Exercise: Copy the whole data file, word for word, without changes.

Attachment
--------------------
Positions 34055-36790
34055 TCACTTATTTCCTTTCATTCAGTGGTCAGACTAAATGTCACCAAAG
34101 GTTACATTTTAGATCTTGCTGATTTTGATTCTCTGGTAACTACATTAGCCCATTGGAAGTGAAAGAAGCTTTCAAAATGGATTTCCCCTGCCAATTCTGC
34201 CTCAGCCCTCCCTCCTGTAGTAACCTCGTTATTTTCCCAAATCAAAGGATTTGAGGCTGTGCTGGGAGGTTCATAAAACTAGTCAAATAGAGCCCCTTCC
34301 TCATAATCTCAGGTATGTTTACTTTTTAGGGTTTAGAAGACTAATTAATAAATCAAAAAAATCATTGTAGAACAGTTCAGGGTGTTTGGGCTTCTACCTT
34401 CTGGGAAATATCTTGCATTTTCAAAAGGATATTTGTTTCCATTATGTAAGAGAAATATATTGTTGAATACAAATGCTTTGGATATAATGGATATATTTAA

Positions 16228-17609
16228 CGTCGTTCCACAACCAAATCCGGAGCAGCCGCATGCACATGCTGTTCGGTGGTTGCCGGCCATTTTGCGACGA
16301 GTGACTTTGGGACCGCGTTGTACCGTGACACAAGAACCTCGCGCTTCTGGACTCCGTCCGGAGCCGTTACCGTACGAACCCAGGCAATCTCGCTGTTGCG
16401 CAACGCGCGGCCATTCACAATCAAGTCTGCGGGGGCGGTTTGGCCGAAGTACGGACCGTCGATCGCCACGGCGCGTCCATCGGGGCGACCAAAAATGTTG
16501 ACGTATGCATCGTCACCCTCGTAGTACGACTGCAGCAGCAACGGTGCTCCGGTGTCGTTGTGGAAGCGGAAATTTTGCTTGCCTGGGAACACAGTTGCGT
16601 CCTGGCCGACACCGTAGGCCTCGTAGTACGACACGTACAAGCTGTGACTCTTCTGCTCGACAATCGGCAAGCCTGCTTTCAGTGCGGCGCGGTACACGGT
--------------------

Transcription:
Positions 34055-36790
34055 TCACTTATTTCCTTTCATTCAGTGGTCAGACTAAATGTCACCAAAG
34101 GTTACATTTTAGATCTTGCTGATTTTGATTCTCTGGTAACTACATTAGCCCATTGGAAGTGAAAGAAGCTTTCAAAATGGATTTCCCCTGCCAATTCTGC
34201 CTCAGCCCTCCCTCCTGTAGTAACCTCGTTATTTTCCCAAATCAAAGGATTTGAGGCTGTGCTGGGAGGTTCATAAAACTAGTCAAATAGAGCCCCTTCC
34301 TCATAATCTCAGGTATGTTTACTTTTTAGGGTTTAGAAGACTAATTAATAAATCAAAAAAATCATTGTAGAACAGTTCAGGGTGTTTGGGCTTCTACCTT
34401 CTGGGAAATATCTTGCATTTTCAAAAGGATATTTGTTTCCATTATGTAAGAGAAATATATTGTTGAATACAAATGCTTTGGATATAATGGATATATTTAA

Positions 16228-17609
16228 CGTCGTTCCACAACCAAATCCGGAGCAGCCGCATGCACATGCTGTTCGGTGGTTGCCGGCCATTTTGCGACGA
16301 GTGACTTTGGGACCGCGTTGTACCGTGACACAAGAACCTCGCGCTTCTGGACTCCGTCCGGAGCCGTTACCGTACGAACCCAGGCAATCTCGCTGTTGCG
16401 CAACGCGCGGCCATTCACAATCAAGTCTGCGGGGGCGGTTTGGCCGAAGTACGGACCGTCGATCGCCACGGCGCGTCCATCGGGGCGACCAAAAATGTTG
16501 ACGTATGCATCGTCACCCTCGTAGTACGACTGCAGCAGCAACGGTGCTCCGGTGTCGTTGTGGAAGCGGAAATTTTGCTTGCCTGGGAACACAGTTGCGT
16601 CCTGGCCGACACCGTAGGCCTCGTAGTACGACACGTACAAGCTGTGACTCTTCTGCTCGACAATCGGCAAGCCTGCTTTCAGTGCGGCGCGGTACACGGT